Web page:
Feature Learning for Offline Handwritten Signature Verification Using Convolutional Neural Network

Feature Learning for Offline Handwritten Signature Verification Using Convolutional Neural Network

Amruta Bharat Jagtap (Solapur University, Solapur, India), Ravindra S. Hegadi (Solapur University, Solapur, India) and K.C. Santosh (University of South Dakota, Vermillion, USA)
Copyright: © 2019 |Pages: 9
DOI: 10.4018/IJTHI.2019100105
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In biometrics, handwritten signature verification can be considered as an important topic. In this article, the authors' proposed method to verify handwritten signatures are based on deep convolution neural network (CNN), which is s bio-inspired network that works as if there exists human brain. Deep CNN extracts features from the studied images, which is followed by cubic support vector machine for classification. To evaluate their proposed work, the authors have tested on three different datasets: GPDS, BME2 and SVC20, and have received encouraging results.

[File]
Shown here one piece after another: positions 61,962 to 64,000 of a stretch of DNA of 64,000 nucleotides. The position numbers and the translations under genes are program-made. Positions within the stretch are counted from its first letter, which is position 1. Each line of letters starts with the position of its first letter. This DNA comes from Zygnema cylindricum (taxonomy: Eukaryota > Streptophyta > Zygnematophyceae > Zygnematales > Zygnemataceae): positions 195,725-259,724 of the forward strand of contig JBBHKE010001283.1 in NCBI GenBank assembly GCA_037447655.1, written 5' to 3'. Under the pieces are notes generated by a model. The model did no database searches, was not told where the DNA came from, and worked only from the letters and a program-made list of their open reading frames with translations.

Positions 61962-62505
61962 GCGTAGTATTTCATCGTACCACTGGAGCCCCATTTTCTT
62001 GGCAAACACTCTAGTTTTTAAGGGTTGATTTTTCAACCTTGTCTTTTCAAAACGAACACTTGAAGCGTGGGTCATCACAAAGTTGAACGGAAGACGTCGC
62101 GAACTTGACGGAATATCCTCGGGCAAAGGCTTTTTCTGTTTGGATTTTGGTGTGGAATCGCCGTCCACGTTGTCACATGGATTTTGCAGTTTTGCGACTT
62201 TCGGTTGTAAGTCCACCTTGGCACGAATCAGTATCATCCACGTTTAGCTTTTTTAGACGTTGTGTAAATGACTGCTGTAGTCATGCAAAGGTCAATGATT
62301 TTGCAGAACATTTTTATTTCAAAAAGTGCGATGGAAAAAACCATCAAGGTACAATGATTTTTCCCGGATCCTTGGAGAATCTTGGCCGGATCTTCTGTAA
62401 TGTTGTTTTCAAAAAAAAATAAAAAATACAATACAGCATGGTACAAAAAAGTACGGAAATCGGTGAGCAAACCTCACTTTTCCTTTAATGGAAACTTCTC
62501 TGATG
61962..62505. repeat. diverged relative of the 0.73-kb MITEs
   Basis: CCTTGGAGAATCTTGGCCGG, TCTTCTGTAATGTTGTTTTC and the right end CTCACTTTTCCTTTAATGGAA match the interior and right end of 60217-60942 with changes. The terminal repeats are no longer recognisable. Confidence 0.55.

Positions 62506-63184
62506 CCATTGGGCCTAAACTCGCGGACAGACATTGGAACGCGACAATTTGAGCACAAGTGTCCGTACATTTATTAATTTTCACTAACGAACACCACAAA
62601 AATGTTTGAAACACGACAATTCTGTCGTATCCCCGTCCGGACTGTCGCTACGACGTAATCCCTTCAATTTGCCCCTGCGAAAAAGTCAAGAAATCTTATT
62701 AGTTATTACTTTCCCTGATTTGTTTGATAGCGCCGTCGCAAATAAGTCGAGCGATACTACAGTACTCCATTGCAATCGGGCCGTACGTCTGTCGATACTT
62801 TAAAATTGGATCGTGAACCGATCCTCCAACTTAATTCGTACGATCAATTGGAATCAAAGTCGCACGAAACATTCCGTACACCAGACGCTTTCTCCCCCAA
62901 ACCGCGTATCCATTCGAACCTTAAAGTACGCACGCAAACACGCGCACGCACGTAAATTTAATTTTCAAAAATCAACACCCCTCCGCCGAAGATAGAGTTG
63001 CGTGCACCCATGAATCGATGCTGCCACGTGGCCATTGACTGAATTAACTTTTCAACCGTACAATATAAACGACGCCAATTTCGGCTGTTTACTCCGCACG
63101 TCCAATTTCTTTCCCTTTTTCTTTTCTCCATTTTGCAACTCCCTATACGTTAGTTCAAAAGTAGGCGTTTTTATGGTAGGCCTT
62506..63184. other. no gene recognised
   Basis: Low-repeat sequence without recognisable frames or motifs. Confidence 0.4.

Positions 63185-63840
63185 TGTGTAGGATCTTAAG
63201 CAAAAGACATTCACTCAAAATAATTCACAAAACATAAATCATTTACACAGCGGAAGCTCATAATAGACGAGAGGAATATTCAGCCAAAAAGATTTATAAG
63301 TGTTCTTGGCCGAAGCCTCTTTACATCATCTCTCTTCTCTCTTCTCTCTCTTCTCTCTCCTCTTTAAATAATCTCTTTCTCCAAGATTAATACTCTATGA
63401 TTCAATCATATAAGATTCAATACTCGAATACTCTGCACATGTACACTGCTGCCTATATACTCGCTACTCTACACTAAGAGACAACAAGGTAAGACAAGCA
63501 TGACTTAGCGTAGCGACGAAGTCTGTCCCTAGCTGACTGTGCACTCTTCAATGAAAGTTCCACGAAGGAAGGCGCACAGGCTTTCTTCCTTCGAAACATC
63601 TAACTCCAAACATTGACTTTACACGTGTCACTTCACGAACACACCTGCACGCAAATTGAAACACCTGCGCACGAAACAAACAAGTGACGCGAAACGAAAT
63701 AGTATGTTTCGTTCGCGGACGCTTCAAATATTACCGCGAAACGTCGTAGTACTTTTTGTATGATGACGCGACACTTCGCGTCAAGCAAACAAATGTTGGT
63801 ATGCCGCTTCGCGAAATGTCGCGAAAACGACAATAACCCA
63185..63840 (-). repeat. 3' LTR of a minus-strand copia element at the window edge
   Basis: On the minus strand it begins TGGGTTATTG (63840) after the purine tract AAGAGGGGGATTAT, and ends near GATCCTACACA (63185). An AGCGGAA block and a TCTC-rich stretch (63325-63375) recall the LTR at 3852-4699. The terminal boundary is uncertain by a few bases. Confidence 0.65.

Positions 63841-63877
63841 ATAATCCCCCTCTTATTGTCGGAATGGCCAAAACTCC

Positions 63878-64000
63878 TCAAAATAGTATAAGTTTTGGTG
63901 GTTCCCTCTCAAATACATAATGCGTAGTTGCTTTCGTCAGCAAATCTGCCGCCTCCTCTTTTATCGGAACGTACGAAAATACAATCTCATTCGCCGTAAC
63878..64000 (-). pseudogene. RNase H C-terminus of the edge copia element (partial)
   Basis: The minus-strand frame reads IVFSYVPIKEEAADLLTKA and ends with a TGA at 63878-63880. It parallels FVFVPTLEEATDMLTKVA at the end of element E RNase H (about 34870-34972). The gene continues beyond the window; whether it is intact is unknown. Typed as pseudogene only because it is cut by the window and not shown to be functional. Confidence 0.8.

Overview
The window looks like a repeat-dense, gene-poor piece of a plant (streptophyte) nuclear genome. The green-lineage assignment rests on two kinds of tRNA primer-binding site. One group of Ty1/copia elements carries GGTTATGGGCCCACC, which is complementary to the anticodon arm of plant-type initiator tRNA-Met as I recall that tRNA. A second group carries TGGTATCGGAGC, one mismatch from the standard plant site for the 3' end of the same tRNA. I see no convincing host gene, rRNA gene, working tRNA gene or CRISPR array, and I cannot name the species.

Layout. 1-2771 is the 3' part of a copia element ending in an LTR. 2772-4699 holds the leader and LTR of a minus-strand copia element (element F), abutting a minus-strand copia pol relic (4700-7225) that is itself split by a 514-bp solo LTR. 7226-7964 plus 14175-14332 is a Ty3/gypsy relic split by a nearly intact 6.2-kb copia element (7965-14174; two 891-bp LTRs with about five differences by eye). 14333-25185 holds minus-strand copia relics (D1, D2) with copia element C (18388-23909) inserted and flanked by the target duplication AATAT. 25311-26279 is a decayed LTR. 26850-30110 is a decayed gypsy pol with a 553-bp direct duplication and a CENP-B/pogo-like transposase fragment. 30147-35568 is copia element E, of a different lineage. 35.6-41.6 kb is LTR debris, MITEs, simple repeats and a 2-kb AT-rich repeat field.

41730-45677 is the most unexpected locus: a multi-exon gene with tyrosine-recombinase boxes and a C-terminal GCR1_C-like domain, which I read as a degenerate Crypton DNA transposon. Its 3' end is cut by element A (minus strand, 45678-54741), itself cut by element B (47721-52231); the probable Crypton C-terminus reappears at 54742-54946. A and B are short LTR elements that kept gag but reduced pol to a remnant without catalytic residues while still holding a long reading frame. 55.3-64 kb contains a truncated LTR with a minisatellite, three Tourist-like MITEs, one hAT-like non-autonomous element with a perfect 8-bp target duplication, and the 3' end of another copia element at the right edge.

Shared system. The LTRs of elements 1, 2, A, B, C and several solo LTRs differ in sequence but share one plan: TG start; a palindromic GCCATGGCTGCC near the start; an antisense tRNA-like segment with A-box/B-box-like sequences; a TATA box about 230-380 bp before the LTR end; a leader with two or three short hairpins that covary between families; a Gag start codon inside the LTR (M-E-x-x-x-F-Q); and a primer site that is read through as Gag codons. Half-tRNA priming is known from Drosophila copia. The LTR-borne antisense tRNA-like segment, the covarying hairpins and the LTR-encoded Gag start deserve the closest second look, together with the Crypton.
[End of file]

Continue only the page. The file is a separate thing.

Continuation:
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Since last few decades, the signature has been officially acknowledged as the verification tool for business, official and financial. Signature verification has a rich state-of-the-art literature. Verifying a signature has been still an open problem since they vary from time to time (even from the same person) in addition to issues like scale and orientation. It is difficult to design a descriptor that can differentiate genuine and skilled forgery signatures. To address the difficulty in having distinguishing features that can improve performance, researchers have implemented several different techniques or methods, where one can observe the wide use of features that happened in computer vision. In (Jagtap & Hegadi, 2016) authors developed a work based on Eigen values (large and small Eigen values from upper and lower envelope of signatures) that were classified using the neural network, and achieved an accuracy of 98.1% and false acceptance rate of 1.9%. In (Yılmaz & Yanikoglu, 2016) authors presented a technique that was based on a combination of classifiers, where different local features such as local binary pattern, a histogram of oriented gradients were used. Their work returned 6.97% equal error rate on the dataset: GPDS-160. (Hu & Chen, 2013) Proposed three different pseudo-dynamic descriptors: (a) LBP (b) Gray-level co-occurrence matrix (GLCM) and (c) histogram of oriented gradients (HOG). With these features, on two different datasets: GPDS and CSD, in their experiments, SVM provided error rates of 7.66% (GPDS) and 7.55% (CSD) and Real Adaboost provided error rates of 9.94% (GPDS) and 11.55% (CSD). (Pal, Chanda, Pal, Franke, & Blumenstein, 2012) Proposed new feature by integrating speeded up robust feature (SURF) and Gabor- filter. Using GPDS dataset, they reported an accuracy of 97.05%. To learn features of writer-independent format, (Hafemann, Sabourin, & Oliveira, 2016) used deep convolution neural network model to extract features from another set of users. Reported experimental results on two datasets; GPDS 960 and Brazilian PUC-PR. The GPDS-960 dataset has significant improvement in existing results while they are improving performance in Brazilian PUC-PR. They extended their technique (Hafemann, Sabourin, & Oliveira, 2017) that includes comprehension of skilled forgeries from a subset of users in feature learning process. Using four different datasets: MCYT, GPDS, CEDAR and Brazilian PUC-PR, the minimum reported equal error rate (EER) was 1.72%. (Ribeiro, Goncalves, Santos, & Kovacec, 2011) Presented a model for offline handwritten signatures using deep learning which extracts high-level features. For verification, they used a two-step hybrid model that reduced false acceptance rate. The first step of the model identifies the owner’s signature while the second determines whether it is a genuine or forged signature. (Oquab, Bottou, Laptev, & Sivic, 2014) used CNN for mid-level representation of images of large scale datasets. Such representation can be used for many of visual recognition tasks.

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